A new teaching resource for schools that aims to promote the link between the environment and health has been launched today. The ‘Healthy Places, Healthy Children’ resource has been designed by Belfast Healthy Cities, the World Health Organization initiative in Northern Ireland, for Key Stage 2 children.
The development of the resource, which has already been successfully piloted in more than 20 schools across Northern Ireland, was supported by the Public Health Agency, Northern Ireland Housing Executive and the Education Authority (EA).
The resource, which complements the Northern Ireland Curriculum, will introduce children to the links between the built environment and health and well-being over the course of seven units. It provides an opportunity for children to research their local area; develop proposals on how to make their local environment more child friendly; and, provides guidance on how to share their proposals with local decision makers.
Among the schools which piloted the resource was St Kevin’s Primary School where the pupils undertook a research project which assessed the area around their school and identified how it could be improved to increase physical activity and play for all pupils.
The children brought forward their proposals to the school council and presented their proposals to Councillors at Belfast City Council and other agencies. The project ultimately led to an extensive refurbishment of the school playground, introducing new play areas, active learning spaces and a new football and games area.
Speaking at the launch of Healthy Places, Healthy Children, Joan Devlin, Chief Executive, Belfast Healthy Cities, said: “Belfast Healthy Cites has been working with schools right across Belfast for many years to encourage children to find out more about their local environment and see how it can be improved to encourage more active and healthier lifestyles. The new Healthy Places, Healthy Children teaching resource will allow even more school, and other groups, to benefit from this work and improve their own local environment and wellbeing.”
Commenting on the Education Authority’s (EA) partnership with Belfast Healthy Cities, Carol Weatherall, EA Assistant Advisory Officer added: “The Education Authority is delighted to partner with Belfast Healthy Cities in creating this beneficial resource for schools. We hope that all schools across Northern Ireland will soon be able to reap the benefits of creating ‘Healthy Places, Healthy Children’.”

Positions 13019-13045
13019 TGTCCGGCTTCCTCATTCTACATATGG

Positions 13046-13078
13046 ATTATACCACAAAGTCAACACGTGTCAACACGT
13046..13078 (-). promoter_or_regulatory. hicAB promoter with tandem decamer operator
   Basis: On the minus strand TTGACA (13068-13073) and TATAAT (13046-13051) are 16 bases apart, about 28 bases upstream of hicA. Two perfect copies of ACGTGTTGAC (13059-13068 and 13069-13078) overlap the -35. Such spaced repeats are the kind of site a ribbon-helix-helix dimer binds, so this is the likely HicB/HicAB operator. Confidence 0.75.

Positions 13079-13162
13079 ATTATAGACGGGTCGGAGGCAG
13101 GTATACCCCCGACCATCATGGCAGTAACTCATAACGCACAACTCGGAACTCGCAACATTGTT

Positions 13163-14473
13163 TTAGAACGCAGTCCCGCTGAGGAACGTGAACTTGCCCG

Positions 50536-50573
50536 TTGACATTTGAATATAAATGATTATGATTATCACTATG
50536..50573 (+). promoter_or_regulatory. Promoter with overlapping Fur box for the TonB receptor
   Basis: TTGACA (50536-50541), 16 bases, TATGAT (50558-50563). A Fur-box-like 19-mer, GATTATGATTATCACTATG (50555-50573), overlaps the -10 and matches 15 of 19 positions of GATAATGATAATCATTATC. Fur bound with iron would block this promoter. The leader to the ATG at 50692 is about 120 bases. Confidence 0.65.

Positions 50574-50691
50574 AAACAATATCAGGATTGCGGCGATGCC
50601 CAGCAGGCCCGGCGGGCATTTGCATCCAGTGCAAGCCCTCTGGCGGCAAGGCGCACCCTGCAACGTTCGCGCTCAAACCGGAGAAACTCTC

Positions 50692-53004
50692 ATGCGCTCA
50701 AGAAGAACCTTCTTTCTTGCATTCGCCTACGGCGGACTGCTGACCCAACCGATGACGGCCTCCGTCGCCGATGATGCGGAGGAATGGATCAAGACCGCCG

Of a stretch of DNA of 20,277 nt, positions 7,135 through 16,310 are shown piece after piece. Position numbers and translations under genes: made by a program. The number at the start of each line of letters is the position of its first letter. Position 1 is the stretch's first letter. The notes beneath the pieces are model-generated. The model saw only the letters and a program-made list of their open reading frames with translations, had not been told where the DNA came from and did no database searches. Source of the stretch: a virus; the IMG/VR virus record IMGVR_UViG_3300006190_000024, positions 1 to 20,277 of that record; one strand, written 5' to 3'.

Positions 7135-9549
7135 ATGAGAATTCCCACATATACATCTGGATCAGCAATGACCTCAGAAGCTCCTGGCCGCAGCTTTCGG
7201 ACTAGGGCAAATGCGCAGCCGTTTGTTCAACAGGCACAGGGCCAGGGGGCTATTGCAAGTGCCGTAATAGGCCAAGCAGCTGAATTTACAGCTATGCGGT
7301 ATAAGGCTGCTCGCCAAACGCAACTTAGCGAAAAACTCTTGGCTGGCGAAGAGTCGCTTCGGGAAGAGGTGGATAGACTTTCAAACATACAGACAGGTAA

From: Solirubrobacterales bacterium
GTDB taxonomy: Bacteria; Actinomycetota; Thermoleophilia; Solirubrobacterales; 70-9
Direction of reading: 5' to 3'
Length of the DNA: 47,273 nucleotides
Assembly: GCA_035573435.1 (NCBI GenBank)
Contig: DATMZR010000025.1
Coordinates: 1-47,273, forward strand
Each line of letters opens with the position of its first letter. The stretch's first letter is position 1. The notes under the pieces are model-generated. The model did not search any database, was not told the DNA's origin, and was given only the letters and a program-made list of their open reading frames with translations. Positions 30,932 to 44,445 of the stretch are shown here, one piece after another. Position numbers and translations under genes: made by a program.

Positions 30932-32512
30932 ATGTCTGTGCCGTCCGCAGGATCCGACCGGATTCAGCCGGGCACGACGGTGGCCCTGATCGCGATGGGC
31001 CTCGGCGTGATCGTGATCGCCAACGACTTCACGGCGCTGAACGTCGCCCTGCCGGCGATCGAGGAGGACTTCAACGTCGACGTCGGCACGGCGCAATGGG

Fiona Keegan, Principal of St Kevin’s Primary School, who were among the schools who piloted the resource, said: “The Healthy Places, Healthy Children programme encouraged our pupils to take the initiative and work together to transform the area around the school into something that allows all pupils to play, learn and enjoy their time at school. Since the play areas and active learning space have been completed, we have seen a change in how the children play, and an increase in their activity, improving their health and wellbeing. In addition to Belfast Healthy Cities and the Education Authority, we are grateful to Active Belfast and the Department for Communities for they support they have given to make this project a success.”
The Healthy Places, Healthy Children Key Stage 2 Teaching Resource is publicly available for use by teachers, after schools’ clubs and other groups through Belfast Healthy Cities’ website www.belfasthealthycities.com/hphc. Training videos will also be available to teachers through the Education Authority website at www.eani.org.uk/services/eatv.
Schools that produce a proposal developed as part of the teaching resource are eligible to participate in the Joanne Mathers award scheme. This award scheme is supported by the Royal Town Planning Institute and offers an award of £1000 towards the winning entry.